U.S.S. Carter Hall LSD 4 (Dock Landing Ship)

Built by the Moore Dry Dock Company in Oakland CA and commissioned in the spring of 1943, U.S.S. Carter Hall was an Ashland class landing ship, dock, built to transport landing craft in support of the many sea-based island assaults during the Second World War. Decommissioned in 1947, Carter Hall was returned to service in 1951 and operated in both the Atlantic and Pacific oceans until 1969. Carter Hall participated in World War II, the Korean Conflict, the Cuban Missile Crisis, and the Vietnam War.

Dock landing ships performed several roles in the Pacific theatre of World War II, including the launching of laden landing craft during an invasion, ferrying landing craft, other small vessels, aircraft, and providing maintenance services to small craft. Carter Hall performed all these roles during operations in the Pacific, being present at the invasions of New Britain, Aitape, and Guam, as well as supporting operations at other remote outposts. Carter Hall supported the invasion of the Philippines, performing both launchings and maintenance of small craft.

Because of the versatility offered by the well deck, dock landing ships were frequently used to carry bulk cargo as well as to serve as dry docks for various small craft. Carter Hall frequently provided such services in the latter days of the Pacific war and in the reoccupation of Korea in late 1945. During the demobilization period, Carter Hall was placed in reserve and decommissioned in San Diego.

Returning to duty in 1951, Carter Hall transferred to Atlantic duty, and for the ensuing four years served in waters from the Arctic Circle to the Mediterranean, participating in training and fleet exercise operations. In 1955 the ship returned to the Pacific, conducting Western Pacific tours and Arctic resupply cruises for the remainder of the decade.

During the 1960s Carter Hall operated off the coast of Vietnam, providing docking and maintenance for small vessels, transporting aircraft, and supporting troop movements. Carter Hall was awarded 6 Battle Stars for World War Two service, and five Campaign Ribbons for services off Vietnam. She was decommissioned and sold for scrap in 1969.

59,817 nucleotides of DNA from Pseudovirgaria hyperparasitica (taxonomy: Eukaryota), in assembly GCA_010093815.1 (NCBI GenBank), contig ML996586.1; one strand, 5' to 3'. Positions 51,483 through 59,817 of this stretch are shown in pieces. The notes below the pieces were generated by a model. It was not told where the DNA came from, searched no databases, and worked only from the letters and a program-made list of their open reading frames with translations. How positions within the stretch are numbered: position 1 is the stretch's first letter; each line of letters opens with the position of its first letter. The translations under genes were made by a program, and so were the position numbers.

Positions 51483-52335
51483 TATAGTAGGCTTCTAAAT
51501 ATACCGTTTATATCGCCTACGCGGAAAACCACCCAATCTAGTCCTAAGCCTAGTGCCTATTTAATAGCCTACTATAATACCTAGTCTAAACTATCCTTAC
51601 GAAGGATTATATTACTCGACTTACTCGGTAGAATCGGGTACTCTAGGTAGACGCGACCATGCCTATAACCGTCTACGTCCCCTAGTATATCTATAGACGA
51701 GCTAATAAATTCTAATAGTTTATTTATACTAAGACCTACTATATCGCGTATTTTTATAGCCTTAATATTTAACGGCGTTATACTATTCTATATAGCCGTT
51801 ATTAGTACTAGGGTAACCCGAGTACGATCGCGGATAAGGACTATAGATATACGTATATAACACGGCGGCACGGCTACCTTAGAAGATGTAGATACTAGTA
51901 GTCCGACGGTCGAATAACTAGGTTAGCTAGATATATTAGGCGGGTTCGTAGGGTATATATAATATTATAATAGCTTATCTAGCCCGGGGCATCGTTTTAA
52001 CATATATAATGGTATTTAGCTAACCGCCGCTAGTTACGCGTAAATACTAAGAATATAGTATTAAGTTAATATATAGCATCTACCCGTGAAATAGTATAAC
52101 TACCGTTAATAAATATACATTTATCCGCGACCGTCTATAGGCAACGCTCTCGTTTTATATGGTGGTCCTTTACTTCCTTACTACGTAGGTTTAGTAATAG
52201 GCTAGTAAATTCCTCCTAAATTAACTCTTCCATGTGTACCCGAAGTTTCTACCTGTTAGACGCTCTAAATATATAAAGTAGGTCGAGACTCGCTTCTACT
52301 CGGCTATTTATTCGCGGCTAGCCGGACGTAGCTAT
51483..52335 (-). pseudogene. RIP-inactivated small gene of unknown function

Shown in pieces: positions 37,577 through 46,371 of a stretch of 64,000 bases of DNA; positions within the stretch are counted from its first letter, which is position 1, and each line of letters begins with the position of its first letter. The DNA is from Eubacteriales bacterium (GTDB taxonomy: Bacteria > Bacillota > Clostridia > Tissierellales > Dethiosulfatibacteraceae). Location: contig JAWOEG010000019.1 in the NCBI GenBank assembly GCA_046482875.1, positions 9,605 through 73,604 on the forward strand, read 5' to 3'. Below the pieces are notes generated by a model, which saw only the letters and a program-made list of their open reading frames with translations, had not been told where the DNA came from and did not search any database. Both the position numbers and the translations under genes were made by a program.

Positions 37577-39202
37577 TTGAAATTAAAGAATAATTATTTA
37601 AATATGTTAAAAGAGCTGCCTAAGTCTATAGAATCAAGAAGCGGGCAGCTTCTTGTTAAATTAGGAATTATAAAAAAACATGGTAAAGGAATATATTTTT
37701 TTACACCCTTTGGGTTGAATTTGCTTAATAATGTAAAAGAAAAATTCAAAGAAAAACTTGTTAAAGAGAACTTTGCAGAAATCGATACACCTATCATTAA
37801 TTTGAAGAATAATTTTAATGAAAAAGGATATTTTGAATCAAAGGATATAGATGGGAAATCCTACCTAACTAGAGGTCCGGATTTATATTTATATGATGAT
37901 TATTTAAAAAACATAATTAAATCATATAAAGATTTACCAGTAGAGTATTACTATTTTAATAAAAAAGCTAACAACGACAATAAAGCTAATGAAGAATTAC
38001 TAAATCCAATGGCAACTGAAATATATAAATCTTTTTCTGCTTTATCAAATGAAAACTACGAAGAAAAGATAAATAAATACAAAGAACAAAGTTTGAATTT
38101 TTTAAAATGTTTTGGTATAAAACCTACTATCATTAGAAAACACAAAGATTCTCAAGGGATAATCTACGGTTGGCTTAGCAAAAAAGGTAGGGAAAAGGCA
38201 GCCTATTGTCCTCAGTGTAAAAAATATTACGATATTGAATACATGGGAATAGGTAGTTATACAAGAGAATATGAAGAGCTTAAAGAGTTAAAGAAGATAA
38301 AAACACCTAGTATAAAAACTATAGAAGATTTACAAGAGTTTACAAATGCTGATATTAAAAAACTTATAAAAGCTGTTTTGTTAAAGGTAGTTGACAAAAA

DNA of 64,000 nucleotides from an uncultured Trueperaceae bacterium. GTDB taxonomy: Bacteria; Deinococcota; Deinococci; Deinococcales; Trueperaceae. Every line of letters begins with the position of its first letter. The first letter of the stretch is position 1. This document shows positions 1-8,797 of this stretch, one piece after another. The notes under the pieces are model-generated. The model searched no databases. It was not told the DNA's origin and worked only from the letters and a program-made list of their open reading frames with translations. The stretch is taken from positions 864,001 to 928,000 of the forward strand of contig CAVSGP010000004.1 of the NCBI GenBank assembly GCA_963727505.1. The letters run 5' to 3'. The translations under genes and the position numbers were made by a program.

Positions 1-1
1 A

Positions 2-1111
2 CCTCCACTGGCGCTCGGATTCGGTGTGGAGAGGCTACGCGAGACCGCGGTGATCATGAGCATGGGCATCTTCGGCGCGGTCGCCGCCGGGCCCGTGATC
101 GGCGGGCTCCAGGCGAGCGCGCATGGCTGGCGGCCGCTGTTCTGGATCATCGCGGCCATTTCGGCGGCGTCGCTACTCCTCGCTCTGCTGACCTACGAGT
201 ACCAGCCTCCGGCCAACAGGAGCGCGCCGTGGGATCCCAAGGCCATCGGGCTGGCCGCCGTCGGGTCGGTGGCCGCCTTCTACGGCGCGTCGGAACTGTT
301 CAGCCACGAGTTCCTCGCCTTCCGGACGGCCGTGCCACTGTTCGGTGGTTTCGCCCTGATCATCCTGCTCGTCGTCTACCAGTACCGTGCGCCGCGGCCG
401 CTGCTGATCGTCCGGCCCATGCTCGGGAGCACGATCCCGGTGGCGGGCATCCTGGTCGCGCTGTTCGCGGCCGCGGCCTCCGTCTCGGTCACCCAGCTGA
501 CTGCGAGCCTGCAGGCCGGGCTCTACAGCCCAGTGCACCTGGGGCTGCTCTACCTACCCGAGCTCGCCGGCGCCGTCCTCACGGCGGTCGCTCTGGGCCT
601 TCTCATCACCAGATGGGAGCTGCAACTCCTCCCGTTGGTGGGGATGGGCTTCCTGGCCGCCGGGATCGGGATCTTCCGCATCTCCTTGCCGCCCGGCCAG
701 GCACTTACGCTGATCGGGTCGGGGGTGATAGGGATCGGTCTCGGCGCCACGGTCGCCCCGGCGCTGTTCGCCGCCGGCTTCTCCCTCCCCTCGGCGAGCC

Asbestos Exposure on U.S.S. Carter Hall

Carter Hall was built and served its entire career during a time when the use of asbestos on US Navy ships was rampant. Living spaces for the crew, engine rooms, maintenance facilities and cranes and other equipment all contained asbestos, as did insulation for pipes and valves. Carter Hall also provided berthing and dining facilities for the crews of small craft carried or being serviced in its well deck, they too were exposed to asbestos-containing materials.

During the maintenance of vessels aboard, including painting and replacement of insulating materials, asbestos fibers were released. These fibers and dust would be carried throughout the vessel on the clothing of sailors and distributed freely via the ship’s ventilation system. The replacement or patching of lagging, used to wrap and insulate pipes and usually containing asbestos, was a common maintenance requirement.

Troops embarked, cargo handlers, crews of vessels being supported and others supernumeraries were equally exposed to the release of asbestos fibers, as well as crew members working within the ships engine rooms, food preparation facilities, and maintenance areas.

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